Studying abroad hosts benefits in the job market


A view of an old chateau undergoing restoration


Last summer, senior Madeleine Leonard flew halfway across the world, stepped into the home of her new family and was unable to speak English for two months.

As a participant in the Indiana University Honors Program in Foreign Languages (IUHPFL), Leonard decided to travel to France to fully immerse herself in the French culture and language for seven weeks. She said her cousin influenced her to take part in the program.

Ericson and her friends stand in front of a cathedral in Leon
Ericson and her friends stand in front of a cathedral in Leon

“My cousin went to Spain last year with the program, and it just sounded so much fun, and so I wanted to try to do it for French and (I was) really happy that I got in just because, like I said, I love to travel, and being able to go and stay with a host family (is) even better,” she said.

According to an April CNN article, studying abroad has many benefits, particularly the potential to give young adults greater marketability and thus an advantage in the job market, which has become increasingly competitive. In a study by Global HR News, eight in 10 human resource (HR) executives surveyed stated that studying abroad was a major factor in jobs overseas, and 67 percent of the surveyed executives claimed that doing so distinguishes a candidate from others who have not had such an experience. In addition, studying abroad may give students not only language skills but also independence, greater maturity and increased cultural awareness.

A bike rests on a windowsill of one of the oldest cobblestone streets in Spain
A bike rests on a windowsill of one of the oldest cobblestone streets in Spain

Angelika Becker, world language department chairperson and German teacher, said she sees the benefits of participating in overseas programs.

“When you study abroad and you’re immersed in the language and the culture, your language skills go way up, but that’s not the only advantage. You get to experience the culture firsthand, and it’s an immersion setting. There will be people there from other countries, and you get to experience those cultures as well,” she said. “For our students here, they do the IU Honors program. It’s only seven weeks, but you are immersed in that culture, so yes, you do gain independence (and) confidence because you know you can do it. From the culture aspect, because you live there, you’re immersed, and you see the things that you may have learned in class or may have read in the book.”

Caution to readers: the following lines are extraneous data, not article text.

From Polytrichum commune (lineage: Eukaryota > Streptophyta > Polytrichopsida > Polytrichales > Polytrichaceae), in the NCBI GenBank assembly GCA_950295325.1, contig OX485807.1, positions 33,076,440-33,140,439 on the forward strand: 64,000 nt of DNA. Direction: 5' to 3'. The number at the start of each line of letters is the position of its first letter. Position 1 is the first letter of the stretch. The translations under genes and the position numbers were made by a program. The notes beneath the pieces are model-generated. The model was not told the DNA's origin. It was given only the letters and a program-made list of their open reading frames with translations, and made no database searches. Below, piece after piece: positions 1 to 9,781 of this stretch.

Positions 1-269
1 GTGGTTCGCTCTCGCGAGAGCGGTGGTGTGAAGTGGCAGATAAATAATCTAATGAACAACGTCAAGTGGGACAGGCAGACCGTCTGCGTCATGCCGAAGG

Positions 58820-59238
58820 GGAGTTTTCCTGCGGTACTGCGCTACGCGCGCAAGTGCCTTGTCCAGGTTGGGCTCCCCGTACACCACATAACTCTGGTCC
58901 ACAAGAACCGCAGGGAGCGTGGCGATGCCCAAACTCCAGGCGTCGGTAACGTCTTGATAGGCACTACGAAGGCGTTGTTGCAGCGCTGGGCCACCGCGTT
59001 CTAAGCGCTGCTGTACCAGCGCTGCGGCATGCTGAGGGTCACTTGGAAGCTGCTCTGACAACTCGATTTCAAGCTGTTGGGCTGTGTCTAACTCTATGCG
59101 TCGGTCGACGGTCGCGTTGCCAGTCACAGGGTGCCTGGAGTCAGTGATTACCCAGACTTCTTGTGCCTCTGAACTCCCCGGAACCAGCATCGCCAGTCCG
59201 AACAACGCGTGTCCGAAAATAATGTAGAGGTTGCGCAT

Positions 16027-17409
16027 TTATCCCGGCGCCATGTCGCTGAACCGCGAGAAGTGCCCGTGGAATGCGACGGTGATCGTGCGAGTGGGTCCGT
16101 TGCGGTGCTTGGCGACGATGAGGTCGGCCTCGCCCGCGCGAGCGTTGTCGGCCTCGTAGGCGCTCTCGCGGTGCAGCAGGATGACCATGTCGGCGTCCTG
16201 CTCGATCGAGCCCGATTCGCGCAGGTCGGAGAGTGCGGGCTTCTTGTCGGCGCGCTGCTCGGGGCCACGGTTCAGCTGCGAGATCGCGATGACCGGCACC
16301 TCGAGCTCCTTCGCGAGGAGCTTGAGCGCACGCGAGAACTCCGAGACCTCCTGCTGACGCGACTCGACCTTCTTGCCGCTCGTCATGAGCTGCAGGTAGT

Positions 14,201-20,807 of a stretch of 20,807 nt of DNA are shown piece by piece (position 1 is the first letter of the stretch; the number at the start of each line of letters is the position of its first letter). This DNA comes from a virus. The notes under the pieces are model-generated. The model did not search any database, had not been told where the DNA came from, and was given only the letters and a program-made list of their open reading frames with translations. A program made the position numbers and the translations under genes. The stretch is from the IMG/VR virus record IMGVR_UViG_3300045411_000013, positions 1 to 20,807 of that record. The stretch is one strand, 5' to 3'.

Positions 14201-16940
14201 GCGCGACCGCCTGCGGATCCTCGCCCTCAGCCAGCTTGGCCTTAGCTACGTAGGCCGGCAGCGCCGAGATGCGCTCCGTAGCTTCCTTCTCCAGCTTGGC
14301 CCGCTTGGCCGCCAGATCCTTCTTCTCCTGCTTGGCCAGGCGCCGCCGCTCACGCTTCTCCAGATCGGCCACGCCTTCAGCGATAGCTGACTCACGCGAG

Leonard said she believes being in the program has better prepared her for various situations and the future.

“I definitely think I’m more independent. I feel like (being away from home for a long time) will also prepare you well for college and dealing with new situations and people you don’t know,” she said. “(Another thing I gained was) learning how to move past some sort of social faux pas because all of us had at least one or two things that happened to us where maybe we said something or mispronounced something, and it just came out completely different from how we meant.”

Similarly, Becker said she has seen students undergo positive changes after studying abroad with the IUHPFL.

“It always helped young people learn more about themselves, (and) it helped young people gain that self-confidence because if you’ve been to a different country, and you know you can survive, you get more self-confidence, and I see that all the time when students return and they come to visit, they are really changed,” Becker said.

Senior Austin Ericson, who also participated in the IUHPFL and traveled to Spain, said she decided to do the program mostly for the language but also for the life skills.

A small group of students in IUHPFL eat lunch at a park in Madrid
A small group of students in IUHPFL eat lunch at a park in Madrid

“(I’ve gained) a lot of new friends, and my ability to speak Spanish is a lot stronger. I think I’m more confident because I had to do a lot of stuff in Spanish, which was really hard and scary, but now that I can speak English again, everything feels easier,” she said. “(I have also) definitely (gained) independence because you’re in a city, not alone because we had families, but we did a lot of stuff alone. We would go to school, I would take a bus, and then I would have to walk to school 30 minutes every day, and we would use the public transportation system. It was a lot of independence.”

As more people find jobs overseas and travel abroad, studying abroad has become increasingly important.

“Our economy will be more and more global, and if a company sees that you have already worked overseas or studied overseas, they know that if they need to send you somewhere that you can do it because you’ve already shown that you can,” Becker said. “Even if you don’t go overseas, even if you work here in the United States, for instance Indiana, (if you look at) how many Indiana companies have international connections, they bring people here and then you deal with customers or you deal with bosses from a different country, and having had a cultural experience that has taken you out of the United States will definitely help you in the job market. It may or may not translate into higher salaries too.”